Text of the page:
The two North American meadowlarks, the eastern and western are so similar in appearance that even side by side it would be difficult to tell them apart.
Description of the Western Meadowlark:
Meadowlarks are stocky birds 20 to 25 centimetres in length. The outer tail feathers are white; the breast is yellow with a black V, with the upper part of the breast being streaked. The western species is slightly paler than the eastern breed.
Voice of the Western Meadowlark:
The westerns song is louder and more musical, singing five to seven flute like notes. The easterners voice is clear and high-pitched, singing three to five notes. The song of these two birds is the best way to distinguish them from one another.
Mating Habits of the Western Meadowlark:
The nest is a domed cup of grass and stems, usually on the ground in grassy fields or meadows. The female lays 3 to 7 eggs that are white and completely spotted and speckled with brown. The female incubates the eggs for 13 to 14 days with the young leaving the nest 12 days after hatching.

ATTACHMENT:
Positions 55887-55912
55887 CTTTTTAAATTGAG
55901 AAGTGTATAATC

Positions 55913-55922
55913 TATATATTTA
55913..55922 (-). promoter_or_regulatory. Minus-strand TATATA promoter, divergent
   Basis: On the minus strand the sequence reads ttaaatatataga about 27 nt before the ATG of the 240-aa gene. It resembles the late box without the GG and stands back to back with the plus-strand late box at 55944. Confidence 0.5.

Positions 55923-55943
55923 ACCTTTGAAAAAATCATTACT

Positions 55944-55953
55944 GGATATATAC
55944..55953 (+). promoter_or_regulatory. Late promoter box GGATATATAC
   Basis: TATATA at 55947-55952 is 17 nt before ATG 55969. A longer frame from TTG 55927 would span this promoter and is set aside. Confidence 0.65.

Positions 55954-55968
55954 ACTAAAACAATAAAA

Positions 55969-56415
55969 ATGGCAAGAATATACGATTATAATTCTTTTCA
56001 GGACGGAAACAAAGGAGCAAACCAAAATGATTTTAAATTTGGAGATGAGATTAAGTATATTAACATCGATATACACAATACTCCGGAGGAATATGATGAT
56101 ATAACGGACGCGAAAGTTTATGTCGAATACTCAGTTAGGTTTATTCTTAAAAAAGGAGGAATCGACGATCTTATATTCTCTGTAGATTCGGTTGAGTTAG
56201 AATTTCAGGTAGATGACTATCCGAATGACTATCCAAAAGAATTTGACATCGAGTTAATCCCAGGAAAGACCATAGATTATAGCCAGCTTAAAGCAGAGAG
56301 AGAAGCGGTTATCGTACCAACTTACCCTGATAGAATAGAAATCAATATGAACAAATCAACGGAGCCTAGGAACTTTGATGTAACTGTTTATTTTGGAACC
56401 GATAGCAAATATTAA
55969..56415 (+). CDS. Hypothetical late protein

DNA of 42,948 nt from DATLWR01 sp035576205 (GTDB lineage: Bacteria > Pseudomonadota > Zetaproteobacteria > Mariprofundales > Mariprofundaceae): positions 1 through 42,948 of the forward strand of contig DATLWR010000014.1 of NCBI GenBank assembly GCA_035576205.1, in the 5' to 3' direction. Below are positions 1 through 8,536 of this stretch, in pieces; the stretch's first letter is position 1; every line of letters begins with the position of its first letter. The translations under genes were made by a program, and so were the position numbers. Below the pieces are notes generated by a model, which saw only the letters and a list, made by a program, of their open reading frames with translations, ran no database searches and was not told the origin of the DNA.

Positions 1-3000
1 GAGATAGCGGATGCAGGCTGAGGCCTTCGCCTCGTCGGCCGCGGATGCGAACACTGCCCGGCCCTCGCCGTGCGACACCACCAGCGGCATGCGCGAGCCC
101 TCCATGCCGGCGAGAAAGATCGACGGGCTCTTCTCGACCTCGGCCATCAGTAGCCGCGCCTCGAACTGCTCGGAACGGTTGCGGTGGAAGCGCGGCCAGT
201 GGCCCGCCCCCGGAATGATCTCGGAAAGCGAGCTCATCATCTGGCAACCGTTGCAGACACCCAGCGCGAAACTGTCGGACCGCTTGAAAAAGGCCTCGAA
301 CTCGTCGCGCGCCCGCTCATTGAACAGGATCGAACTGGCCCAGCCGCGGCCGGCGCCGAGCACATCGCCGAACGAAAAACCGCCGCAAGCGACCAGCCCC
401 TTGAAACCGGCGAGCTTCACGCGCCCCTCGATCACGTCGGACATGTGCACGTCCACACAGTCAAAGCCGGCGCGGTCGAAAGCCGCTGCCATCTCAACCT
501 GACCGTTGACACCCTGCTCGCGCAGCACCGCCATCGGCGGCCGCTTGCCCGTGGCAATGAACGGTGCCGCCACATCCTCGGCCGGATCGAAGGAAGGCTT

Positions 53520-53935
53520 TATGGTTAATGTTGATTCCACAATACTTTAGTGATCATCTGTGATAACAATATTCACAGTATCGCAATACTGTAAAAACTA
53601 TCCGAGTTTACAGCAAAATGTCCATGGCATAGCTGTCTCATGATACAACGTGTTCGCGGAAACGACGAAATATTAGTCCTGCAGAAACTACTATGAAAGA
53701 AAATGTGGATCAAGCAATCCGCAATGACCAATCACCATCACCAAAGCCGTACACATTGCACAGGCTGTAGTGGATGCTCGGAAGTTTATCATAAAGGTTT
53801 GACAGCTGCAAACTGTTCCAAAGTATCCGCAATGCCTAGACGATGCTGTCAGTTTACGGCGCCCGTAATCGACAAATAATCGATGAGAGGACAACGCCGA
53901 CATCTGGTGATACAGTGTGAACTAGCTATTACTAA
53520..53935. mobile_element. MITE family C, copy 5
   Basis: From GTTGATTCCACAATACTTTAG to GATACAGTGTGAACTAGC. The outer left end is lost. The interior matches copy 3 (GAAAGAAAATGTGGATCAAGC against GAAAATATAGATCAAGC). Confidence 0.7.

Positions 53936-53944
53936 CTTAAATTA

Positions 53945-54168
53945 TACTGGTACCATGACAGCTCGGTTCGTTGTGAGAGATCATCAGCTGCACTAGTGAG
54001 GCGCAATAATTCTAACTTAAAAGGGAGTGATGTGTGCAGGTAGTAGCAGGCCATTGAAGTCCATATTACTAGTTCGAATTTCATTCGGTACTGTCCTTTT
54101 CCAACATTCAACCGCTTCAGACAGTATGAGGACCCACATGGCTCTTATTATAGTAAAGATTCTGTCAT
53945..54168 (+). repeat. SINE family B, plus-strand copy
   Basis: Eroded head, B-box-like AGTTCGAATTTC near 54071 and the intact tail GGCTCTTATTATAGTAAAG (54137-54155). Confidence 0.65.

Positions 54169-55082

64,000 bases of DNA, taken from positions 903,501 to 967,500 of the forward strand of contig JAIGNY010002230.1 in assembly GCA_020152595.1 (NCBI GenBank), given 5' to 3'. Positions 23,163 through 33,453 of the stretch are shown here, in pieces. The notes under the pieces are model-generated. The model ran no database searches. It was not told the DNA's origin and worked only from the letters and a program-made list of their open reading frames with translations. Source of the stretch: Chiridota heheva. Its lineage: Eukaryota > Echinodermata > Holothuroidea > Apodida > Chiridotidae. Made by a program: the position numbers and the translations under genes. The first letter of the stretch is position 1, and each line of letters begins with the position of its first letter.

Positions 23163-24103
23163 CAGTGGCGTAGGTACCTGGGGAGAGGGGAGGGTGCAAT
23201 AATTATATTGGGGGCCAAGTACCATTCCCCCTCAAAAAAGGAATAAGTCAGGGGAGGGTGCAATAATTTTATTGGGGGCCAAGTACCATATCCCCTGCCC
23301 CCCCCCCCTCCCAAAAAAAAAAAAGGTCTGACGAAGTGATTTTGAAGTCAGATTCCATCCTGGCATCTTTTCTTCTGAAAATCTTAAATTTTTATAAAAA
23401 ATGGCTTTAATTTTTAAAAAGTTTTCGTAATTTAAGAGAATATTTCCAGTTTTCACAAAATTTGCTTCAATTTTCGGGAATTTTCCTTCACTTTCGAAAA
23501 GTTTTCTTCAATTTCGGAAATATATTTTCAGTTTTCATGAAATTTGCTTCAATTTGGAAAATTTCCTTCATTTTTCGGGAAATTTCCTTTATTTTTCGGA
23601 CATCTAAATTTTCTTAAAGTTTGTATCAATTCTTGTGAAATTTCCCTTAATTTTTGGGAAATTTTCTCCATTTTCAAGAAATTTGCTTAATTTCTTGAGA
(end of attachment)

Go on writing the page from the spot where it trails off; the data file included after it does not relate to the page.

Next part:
Usually 2 broods are raised each year.
Feeding Habits of the Western Meadowlark:
During the breeding season, insects such as spiders, grasshoppers and others are eaten. During the non-breeding season, these birds will eat wild fruits, grain, and wild grass seeds.
These birds have a complex bill musculature that allows them to force the bill open with considerable strength. This allows them to insert the bill into the ground or grass tangle, and then opened, prying apart the substrate. While this happens the eyes rotate forward slightly and the birds can see directly between their jaws into the hole they have created. This technique is referred to as “gaping”. Gaping allows meadowlarks to retrieve insects that other bird species are unable to retrieve.